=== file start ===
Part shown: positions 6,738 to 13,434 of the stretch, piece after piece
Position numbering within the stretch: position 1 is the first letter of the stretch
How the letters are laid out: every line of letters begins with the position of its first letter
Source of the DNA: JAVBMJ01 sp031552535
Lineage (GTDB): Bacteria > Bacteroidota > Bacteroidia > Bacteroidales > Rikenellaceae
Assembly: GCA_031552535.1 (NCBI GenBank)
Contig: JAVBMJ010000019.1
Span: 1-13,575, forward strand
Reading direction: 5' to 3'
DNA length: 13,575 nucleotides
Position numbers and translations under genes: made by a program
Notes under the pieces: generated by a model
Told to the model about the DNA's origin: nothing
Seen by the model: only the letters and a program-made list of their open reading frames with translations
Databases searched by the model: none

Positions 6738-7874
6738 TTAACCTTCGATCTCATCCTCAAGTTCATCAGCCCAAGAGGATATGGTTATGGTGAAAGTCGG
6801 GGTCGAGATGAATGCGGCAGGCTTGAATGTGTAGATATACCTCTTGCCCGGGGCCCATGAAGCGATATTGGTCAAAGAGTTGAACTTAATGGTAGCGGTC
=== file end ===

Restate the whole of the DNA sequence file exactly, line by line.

Part shown: positions 6,738 to 13,434 of the stretch, piece after piece
Position numbering within the stretch: position 1 is the first letter of the stretch
How the letters are laid out: every line of letters begins with the position of its first letter
Source of the DNA: JAVBMJ01 sp031552535
Lineage (GTDB): Bacteria > Bacteroidota > Bacteroidia > Bacteroidales > Rikenellaceae
Assembly: GCA_031552535.1 (NCBI GenBank)
Contig: JAVBMJ010000019.1
Span: 1-13,575, forward strand
Reading direction: 5' to 3'
DNA length: 13,575 nucleotides
Position numbers and translations under genes: made by a program
Notes under the pieces: generated by a model
Told to the model about the DNA's origin: nothing
Seen by the model: only the letters and a program-made list of their open reading frames with translations
Databases searched by the model: none

Positions 6738-7874
6738 TTAACCTTCGATCTCATCCTCAAGTTCATCAGCCCAAGAGGATATGGTTATGGTGAAAGTCGG
6801 GGTCGAGATGAATGCGGCAGGCTTGAATGTGTAGATATACCTCTTGCCCGGGGCCCATGAAGCGATATTGGTCAAAGAGTTGAACTTAATGGTAGCGGTC